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Personal Narrative: The Joe Louis Arena Essay

When asked to name a favorite place, some people’s brains may be flooded with memories of different spaces and experiences they have had. But for me, it is easy. Only one place comes to mind—the Joe Louis Arena. The home of the Detroit Red Wings is a dome rich in history and uniquely located in an American city that sits uncharacteristically north of Canada. Built in 1979, The Joe has a personality all of its own. The Joe Louis Arena is my favorite place because of the pre-game experience in the city, the historical vibe of the arena, and, of course, the excitement of the greatest game in sports.

The pre-game experience of a Red Wings game at The Joe is like no other. Finding parking and joining the sea of red jerseys rambling the streets brings immediate excitement. The first stop is the famous Hockey Town Cafe where savory food is enjoyed while also spending time admiring all the pictures, jerseys, and history from years past. Naturally, the server will chit chat about the upcoming game and current players’ stats while game highlights are being broadcasted on immense televisions that surround the vast space. Then it is time to step out into the frigid Detroit winter with a brisk walk down the street.

When passing the famous Fox Theater, the doormen call out, “Have fun at the game! ” Entering the transit station, it’s time to join more fans on the People Mover, an above ground rail system that runs through downtown Detroit, weaving in and out of buildings, taking patrons anywhere from the General Motors headquarters to Comerica park, home of the Tigers.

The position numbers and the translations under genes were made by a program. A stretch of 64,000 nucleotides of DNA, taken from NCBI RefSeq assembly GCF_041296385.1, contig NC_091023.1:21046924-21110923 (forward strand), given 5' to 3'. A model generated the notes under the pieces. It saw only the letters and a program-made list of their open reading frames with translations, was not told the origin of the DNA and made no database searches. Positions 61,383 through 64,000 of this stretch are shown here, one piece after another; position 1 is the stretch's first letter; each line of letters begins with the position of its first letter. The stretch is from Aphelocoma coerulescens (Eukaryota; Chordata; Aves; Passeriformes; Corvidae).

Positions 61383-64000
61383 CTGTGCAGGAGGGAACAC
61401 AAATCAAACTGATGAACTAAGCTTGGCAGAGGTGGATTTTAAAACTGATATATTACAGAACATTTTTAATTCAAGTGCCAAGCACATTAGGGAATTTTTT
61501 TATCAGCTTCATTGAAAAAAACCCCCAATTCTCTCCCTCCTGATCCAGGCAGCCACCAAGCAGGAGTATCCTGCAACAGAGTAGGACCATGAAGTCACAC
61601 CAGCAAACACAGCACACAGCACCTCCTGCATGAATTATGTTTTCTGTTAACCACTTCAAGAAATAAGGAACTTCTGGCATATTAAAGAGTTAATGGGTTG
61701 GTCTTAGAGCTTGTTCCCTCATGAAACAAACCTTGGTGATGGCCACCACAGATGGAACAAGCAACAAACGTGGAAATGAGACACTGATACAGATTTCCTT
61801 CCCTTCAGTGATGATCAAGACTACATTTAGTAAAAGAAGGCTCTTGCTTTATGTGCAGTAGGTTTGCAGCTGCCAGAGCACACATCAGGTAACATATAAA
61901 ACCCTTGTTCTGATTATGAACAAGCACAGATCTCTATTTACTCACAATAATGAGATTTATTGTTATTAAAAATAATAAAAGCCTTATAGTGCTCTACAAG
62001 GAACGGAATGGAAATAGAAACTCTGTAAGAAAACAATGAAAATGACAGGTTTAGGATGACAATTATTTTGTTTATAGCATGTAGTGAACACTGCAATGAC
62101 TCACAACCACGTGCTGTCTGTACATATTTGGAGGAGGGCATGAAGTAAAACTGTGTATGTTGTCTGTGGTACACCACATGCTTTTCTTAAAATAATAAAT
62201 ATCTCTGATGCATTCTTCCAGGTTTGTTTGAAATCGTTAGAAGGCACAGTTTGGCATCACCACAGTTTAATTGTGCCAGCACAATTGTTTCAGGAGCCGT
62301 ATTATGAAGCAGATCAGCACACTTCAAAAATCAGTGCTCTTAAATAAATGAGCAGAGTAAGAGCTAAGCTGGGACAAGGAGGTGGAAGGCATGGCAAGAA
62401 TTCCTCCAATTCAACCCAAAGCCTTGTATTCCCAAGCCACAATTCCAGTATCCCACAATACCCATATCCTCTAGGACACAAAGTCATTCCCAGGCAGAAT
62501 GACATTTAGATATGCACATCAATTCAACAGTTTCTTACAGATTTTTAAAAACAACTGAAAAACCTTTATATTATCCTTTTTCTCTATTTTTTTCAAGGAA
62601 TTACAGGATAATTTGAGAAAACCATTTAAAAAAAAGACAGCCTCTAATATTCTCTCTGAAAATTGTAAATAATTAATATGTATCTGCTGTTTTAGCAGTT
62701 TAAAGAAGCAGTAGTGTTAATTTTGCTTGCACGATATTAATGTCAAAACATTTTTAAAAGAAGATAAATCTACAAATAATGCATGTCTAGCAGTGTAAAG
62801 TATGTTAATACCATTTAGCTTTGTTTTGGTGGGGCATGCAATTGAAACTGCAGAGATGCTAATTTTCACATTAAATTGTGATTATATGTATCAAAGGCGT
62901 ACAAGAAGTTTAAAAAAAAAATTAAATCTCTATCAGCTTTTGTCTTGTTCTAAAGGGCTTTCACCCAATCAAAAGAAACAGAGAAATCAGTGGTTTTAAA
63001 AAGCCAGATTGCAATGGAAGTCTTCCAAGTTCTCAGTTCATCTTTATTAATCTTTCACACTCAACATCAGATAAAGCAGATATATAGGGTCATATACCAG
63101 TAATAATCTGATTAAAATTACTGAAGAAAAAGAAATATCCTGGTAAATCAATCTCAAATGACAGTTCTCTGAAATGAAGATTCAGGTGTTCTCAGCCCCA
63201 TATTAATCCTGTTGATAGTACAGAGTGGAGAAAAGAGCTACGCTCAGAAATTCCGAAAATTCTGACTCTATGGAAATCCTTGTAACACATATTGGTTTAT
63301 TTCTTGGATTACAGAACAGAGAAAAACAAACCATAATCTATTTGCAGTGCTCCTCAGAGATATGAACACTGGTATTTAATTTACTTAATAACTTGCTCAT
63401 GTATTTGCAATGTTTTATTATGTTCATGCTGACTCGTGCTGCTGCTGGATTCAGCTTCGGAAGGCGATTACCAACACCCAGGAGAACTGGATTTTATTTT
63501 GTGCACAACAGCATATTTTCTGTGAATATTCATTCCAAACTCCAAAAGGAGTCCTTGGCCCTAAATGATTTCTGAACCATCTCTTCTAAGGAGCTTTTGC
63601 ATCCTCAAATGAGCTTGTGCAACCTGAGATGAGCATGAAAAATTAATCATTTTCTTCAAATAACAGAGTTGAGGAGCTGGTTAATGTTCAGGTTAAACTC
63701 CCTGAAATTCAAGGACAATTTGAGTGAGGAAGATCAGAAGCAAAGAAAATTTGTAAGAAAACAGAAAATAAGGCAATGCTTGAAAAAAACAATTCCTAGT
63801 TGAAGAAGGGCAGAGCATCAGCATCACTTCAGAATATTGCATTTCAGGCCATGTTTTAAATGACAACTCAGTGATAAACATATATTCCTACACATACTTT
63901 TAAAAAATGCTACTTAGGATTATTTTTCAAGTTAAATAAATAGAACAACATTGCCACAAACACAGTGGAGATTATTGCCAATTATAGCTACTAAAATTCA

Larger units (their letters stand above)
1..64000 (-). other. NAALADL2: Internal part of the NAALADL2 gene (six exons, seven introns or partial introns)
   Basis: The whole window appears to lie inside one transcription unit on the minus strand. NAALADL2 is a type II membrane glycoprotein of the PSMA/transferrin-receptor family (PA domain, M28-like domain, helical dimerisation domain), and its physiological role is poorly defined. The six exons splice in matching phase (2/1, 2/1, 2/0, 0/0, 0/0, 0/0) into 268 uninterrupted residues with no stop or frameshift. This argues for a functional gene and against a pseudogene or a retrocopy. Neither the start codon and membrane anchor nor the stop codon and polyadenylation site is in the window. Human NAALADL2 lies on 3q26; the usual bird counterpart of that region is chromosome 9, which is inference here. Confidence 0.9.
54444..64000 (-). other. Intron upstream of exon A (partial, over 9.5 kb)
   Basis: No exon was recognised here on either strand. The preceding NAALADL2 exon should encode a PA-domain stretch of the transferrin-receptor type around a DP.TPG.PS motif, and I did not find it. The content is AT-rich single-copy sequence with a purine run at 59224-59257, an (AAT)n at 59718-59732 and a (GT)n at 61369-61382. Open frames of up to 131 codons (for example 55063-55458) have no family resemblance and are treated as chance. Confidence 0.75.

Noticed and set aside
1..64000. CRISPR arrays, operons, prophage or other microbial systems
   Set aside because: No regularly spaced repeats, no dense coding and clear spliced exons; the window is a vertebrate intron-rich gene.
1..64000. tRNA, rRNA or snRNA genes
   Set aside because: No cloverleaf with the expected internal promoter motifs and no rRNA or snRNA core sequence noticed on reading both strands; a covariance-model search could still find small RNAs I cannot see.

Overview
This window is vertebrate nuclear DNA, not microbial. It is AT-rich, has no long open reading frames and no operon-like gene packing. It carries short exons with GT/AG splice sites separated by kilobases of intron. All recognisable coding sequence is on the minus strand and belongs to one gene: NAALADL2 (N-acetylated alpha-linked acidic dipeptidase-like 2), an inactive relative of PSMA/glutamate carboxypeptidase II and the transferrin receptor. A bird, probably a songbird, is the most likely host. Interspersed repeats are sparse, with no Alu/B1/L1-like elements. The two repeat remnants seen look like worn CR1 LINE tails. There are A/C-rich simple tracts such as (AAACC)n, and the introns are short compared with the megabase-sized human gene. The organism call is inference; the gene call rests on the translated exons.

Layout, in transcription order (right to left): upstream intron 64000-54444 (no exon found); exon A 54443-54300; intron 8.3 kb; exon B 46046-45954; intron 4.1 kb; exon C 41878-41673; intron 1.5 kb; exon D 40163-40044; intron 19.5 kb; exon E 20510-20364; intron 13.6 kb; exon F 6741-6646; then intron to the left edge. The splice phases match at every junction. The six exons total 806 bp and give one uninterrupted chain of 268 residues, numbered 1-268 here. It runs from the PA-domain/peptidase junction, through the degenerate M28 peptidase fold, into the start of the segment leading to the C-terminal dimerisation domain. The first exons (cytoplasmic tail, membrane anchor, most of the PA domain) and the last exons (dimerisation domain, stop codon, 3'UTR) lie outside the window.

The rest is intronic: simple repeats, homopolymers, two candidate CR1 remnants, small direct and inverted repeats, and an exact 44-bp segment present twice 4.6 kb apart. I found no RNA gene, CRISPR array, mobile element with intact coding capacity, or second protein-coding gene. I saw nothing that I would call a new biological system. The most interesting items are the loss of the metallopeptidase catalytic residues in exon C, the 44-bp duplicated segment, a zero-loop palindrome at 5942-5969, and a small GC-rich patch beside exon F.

All conversation is centered on the upcoming game and predicted outcomes while also admiring the fans’ jerseys or shirts and taking mental note of which players are most represented by he numbers adorned on the red attire. Once the view from the window changes to the Detroit River, with ice sheets floating down from Lake St. Clair, the excitement intensifies as the train driver’s voice announces, “Next stop is Joe Louis. ” Seconds later it is time to step out into the chilly air once again at the beloved destination, 19 Steve Yzerman Drive.

This unusually shaped grey rectangular arena flaunts large letters that proudly display the words “Joe Louis Arena. The lines move fairly quickly while standing in line waiting to walk through the famed Gordie Howe Entrance. The historical vibe of the arena embraces fans as soon as they are at last out of the cold and inside The Joe. The statues of the greats like Gordie Howe and Ted Lindsay tower above while an enormous purple octopus suspends from the low ceiling. The market-like area of food vendors gives off an aroma of old town festivals, with burgers and hotdogs on the grill, and beer and popcorn being consumed.